Logistics automation provider Berkshire Grey Inc. is planning to go public through a merger with special-purpose acquisition company
that would value the robotics company at $2.7 billion.
The deal, the latest in a SPAC boom that is bringing technology companies to the market, is expected to provide Bedford, Mass.-based Berkshire Grey up to $413 million in cash. The business expects to have about $507 million in cash at the closing, expected in the second quarter.
Berkshire Grey shareholders Khosla Ventures, New Enterprise Associates, Canaan Partners and SoftBank Group Corp. will roll 100% of their equity into the combined company, the companies said Wednesday.
Berkshire Grey, founded in 2013, develops systems that use artificial intelligence, mobile robots and scanning, gripping and sensing technology to pick orders and speed goods through distribution centers. The business had $35 million in revenue last year and expects to generate $59 million in revenue in 2021 and become profitable in 2024.
Its customers include
Target Corp. and
The company will use the funding from the SPAC deal to accelerate growth and build new technologies for its core markets, said Chief Executive Tom Wagner.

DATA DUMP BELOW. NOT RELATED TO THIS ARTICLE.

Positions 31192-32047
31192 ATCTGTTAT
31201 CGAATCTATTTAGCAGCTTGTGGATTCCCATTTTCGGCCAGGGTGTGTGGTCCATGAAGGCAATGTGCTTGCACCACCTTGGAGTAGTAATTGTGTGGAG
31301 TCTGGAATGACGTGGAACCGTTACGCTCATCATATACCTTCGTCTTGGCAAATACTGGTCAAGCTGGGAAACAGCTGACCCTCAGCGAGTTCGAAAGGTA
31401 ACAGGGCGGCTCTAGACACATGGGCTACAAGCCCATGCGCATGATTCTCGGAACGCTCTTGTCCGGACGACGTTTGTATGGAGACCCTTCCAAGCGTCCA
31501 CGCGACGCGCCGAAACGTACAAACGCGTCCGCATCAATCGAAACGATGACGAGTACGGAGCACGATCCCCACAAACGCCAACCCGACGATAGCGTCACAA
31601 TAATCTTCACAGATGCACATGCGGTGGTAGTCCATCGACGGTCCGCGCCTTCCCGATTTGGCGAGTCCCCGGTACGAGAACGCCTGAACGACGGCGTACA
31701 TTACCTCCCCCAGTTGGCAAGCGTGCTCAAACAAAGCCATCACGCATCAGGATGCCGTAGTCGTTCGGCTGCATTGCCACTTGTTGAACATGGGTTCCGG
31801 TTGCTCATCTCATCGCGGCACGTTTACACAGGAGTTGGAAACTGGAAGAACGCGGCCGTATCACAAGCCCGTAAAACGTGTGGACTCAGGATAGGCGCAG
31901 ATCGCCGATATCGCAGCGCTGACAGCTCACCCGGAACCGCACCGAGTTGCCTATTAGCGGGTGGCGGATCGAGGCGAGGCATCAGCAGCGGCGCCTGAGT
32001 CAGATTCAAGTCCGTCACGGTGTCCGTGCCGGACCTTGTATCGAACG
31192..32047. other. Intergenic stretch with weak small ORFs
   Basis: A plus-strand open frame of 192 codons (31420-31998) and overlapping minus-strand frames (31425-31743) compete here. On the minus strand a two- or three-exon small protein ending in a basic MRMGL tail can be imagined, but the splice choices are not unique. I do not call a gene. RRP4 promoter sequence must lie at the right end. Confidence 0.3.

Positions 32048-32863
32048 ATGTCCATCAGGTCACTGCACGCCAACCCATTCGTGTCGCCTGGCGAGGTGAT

The deal comes as the pandemic-driven surge in e-commerce sales is sparking intense investor interest in logistics and technology that can help expedite online orders to consumers. Wilmington, Mass.-based Locus Robotics Corp., which makes autonomous mobile robots that help workers pick orders, said this month that it raised $150 million in Series E funding that brings the company’s valuation to $1 billion.
Distribution operations that once relied largely on human labor are turning to automation as the pandemic and social-distancing requirements have made it harder to boost output by simply hiring more workers.
“E-commerce is just exploding,” said Revolution Acceleration Acquisition Chief Executive John Delaney, the former U.S. congressman from Maryland who co-founded the SPAC with AOL co-founder
“We believe it is becoming mission critical for the supply chain—whether in retail, e-commerce, grocery, package handling or delivery—to embrace automation.”
Mr. Wagner said Berkshire Grey’s technology helped existing customers meet the flood of online orders during the pandemic without having to add additional shifts.
“They were able to flow the demand to the system at a time when it was very hard to upstaff and add people,” he said.
The robotics firm’s move is the latest in a series of such mergers that come as private companies look for ways to tap public markets for financing. Electric-vehicle startup Lucid Motors Inc. said Tuesday it was merging with a publicly listed “blank-check” firm in one of the largest such mergers announced so far.
Write to Jennifer Smith at [email protected]
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